In part II of this series, we discussed the steps to convert VMware to Hyper-V using System Center 20160 – Virtual Machine Manager (VMM). In this third & final part, we will discuss, How to convert a VMware virtual machine to Hyper-V using Export/Importing options with OVF files and PowerShell commands.
Export/Importing is an option that is not suitable for all conversions, or all type of VMs, but for a simple conversion, we can use it.
We will export source Virtual Machine into an Open Virtualization Format (OVF) file.
OVF standard is independent of any particular hypervisor or vendor.
For our case, VMware OVF is a virtual machine distribution format that supports sharing virtual machines between products and organizations regardless of processor or architecture from the source.
Using OVF format, users will have one preconfigured virtual machine package that includes applications with the operating system they require into a virtual appliance.
First, we need to export our source Virtual Machine in VMware into an OVF.
Note: For vSphere 6.0 we use vSphere Client tool, for vSphere 6.5 we use vSphere Web Client to export to OVF.
For vSphere 6.0 – using vSphere Client Tool
In vSphere Client tool select File / Export / Export OVF Template.
Fill in the details (name, directory to store file and format) and click OK to start the Export process.
After the process is finished, you can double check status in the Tasks/Events.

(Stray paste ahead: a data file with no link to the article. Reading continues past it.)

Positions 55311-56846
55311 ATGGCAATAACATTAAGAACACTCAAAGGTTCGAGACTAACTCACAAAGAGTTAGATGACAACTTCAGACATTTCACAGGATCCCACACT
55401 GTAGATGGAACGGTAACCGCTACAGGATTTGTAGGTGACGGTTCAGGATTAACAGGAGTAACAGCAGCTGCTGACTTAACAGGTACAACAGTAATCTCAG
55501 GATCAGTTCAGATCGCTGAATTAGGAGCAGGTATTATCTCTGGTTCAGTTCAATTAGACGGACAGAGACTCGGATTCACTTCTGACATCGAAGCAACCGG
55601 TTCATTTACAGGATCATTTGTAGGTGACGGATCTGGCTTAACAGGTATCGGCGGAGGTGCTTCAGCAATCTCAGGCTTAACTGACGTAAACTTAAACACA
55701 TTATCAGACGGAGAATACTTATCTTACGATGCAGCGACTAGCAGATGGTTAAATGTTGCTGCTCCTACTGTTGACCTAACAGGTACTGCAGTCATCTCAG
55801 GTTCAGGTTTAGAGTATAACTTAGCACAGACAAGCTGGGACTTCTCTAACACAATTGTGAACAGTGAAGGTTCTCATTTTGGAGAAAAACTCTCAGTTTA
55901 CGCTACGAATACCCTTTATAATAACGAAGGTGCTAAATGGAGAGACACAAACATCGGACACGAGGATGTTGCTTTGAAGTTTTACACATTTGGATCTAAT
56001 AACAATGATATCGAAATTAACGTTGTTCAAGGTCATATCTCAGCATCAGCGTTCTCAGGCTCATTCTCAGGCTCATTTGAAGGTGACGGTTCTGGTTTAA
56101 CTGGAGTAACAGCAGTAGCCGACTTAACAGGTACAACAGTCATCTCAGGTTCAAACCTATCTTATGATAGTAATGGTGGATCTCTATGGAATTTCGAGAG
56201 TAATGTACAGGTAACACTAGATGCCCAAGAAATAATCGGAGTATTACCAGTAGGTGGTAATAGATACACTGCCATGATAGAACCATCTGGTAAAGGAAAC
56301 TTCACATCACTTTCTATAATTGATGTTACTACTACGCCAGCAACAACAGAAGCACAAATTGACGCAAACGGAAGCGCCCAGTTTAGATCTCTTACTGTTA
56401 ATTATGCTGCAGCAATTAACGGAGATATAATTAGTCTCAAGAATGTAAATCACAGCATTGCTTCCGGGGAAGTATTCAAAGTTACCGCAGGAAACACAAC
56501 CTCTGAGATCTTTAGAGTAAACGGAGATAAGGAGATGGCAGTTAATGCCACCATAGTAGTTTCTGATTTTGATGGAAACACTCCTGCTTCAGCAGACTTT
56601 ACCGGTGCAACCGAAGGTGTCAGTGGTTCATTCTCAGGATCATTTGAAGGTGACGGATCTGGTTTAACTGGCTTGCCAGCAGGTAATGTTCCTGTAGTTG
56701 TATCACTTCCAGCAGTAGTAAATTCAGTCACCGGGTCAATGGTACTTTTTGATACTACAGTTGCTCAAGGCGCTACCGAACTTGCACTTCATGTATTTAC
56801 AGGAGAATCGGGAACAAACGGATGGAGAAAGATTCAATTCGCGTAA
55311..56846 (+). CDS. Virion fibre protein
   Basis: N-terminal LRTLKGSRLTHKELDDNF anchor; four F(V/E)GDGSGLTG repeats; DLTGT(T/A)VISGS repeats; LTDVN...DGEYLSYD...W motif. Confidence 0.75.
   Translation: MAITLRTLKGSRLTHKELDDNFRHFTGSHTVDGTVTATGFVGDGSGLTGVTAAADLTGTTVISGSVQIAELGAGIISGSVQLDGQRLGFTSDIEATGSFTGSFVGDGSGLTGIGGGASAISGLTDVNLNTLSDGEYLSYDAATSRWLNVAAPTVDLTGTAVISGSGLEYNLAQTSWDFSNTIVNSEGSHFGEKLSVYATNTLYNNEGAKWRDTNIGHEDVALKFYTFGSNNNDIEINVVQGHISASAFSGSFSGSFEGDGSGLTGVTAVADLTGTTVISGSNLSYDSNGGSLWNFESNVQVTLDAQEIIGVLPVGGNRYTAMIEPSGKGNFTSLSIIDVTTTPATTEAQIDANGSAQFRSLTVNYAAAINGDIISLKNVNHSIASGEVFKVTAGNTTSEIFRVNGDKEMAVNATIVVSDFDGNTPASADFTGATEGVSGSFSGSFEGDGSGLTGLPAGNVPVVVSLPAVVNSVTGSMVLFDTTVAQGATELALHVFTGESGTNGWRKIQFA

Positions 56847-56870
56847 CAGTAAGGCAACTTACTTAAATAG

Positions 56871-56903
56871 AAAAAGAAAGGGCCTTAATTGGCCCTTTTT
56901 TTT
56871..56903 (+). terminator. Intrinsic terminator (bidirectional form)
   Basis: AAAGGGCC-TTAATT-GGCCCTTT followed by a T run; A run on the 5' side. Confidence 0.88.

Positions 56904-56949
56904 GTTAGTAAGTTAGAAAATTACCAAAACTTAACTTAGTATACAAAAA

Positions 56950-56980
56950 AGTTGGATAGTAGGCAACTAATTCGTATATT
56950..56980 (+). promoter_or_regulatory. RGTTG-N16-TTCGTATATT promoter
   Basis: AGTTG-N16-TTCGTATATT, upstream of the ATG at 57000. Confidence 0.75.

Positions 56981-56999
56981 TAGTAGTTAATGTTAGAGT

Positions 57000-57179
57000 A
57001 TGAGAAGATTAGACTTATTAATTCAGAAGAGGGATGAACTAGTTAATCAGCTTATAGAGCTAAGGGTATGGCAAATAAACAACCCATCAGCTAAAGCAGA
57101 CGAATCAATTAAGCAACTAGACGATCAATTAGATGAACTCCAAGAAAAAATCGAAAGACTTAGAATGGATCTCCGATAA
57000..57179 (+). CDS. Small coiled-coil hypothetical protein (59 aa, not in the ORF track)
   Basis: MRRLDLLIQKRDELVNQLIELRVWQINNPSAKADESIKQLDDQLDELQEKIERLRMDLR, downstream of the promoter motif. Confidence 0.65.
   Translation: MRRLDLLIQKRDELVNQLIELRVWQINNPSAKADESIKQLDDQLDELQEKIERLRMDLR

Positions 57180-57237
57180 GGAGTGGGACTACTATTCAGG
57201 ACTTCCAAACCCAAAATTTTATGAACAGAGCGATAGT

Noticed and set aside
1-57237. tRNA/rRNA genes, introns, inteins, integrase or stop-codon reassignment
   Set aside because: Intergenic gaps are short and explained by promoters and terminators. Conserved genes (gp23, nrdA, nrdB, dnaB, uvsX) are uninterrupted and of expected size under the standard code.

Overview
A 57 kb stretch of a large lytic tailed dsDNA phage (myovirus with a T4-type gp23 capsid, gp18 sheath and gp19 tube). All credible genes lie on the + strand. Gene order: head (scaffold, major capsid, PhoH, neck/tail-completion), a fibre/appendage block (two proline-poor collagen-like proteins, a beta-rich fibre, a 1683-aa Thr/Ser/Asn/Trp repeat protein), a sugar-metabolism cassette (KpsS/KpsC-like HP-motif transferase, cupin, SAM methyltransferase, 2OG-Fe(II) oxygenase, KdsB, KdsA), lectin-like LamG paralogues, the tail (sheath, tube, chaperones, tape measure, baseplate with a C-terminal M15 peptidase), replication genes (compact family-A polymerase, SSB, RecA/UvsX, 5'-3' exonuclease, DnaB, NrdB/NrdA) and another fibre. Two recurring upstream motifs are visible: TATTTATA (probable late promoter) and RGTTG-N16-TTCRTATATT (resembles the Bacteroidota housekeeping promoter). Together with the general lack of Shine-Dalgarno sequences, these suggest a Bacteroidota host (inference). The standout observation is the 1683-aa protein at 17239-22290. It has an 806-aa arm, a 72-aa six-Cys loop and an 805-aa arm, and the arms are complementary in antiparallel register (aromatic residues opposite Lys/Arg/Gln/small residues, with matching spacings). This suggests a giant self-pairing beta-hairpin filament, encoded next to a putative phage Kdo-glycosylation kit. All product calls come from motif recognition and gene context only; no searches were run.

For vSphere 6.5 – vSphere Web Client
In the Virtual Machine menu, select Template / Expert OVF Template.
The rest of the process is similar to the vSphere Client tool example.
Exporting to OVF will create three types of files.
.mf – The manifest file is optional and are used for integrity and authenticity checks. The manifest file contains the SHA1 digest of all files in the package (except for the .mf and .cert files themselves).
.ovf – The OVF descriptor (.ovf) is the main document of an OVF package. It contains all metadata for the OVF package and has links to external files, such as virtual disks.
OVF file is an xml-file file with the Information about the machine settings (vCPUs, vMemory, vNIC, vHD, etc.). If needed, you can open or edit the file using browser/xml-parser or a Notepad editor (I use NotePad++).
.vmdk – The VMDK file is a disk image containing the Virtual Disk from the Virtual Machine exported.
You can read HERE more about OVF.
For this initial convert/import, we only need the vmdk file. Only if you use System Center VMM import or a third-party tool, you could use the .ovf with the metadata to create the Virtual Machine automatically in Hyper-V.
For this article, we are using official Microsoft tools and will only convert/import the VMDK file using these tools. In this case, Powershell using MVMC and System Center Powershell modules.
How to Import created OVF or Virtual Hard Disk.
Convert/Import VMDK using MVMC PowerShell module.
To convert/import the VMDK file, we need to use the PowerShell module from MVMC (MvmcCmdlet.psd1).
To use MVMC Powershell module you need to have MVMC Tool installed (check first part of this article how to).
Import module from the folder you installed MVMC.
Import-Module ‘C:\Program Files\Microsoft Virtual Machine Converter\MvmcCmdlet.psd1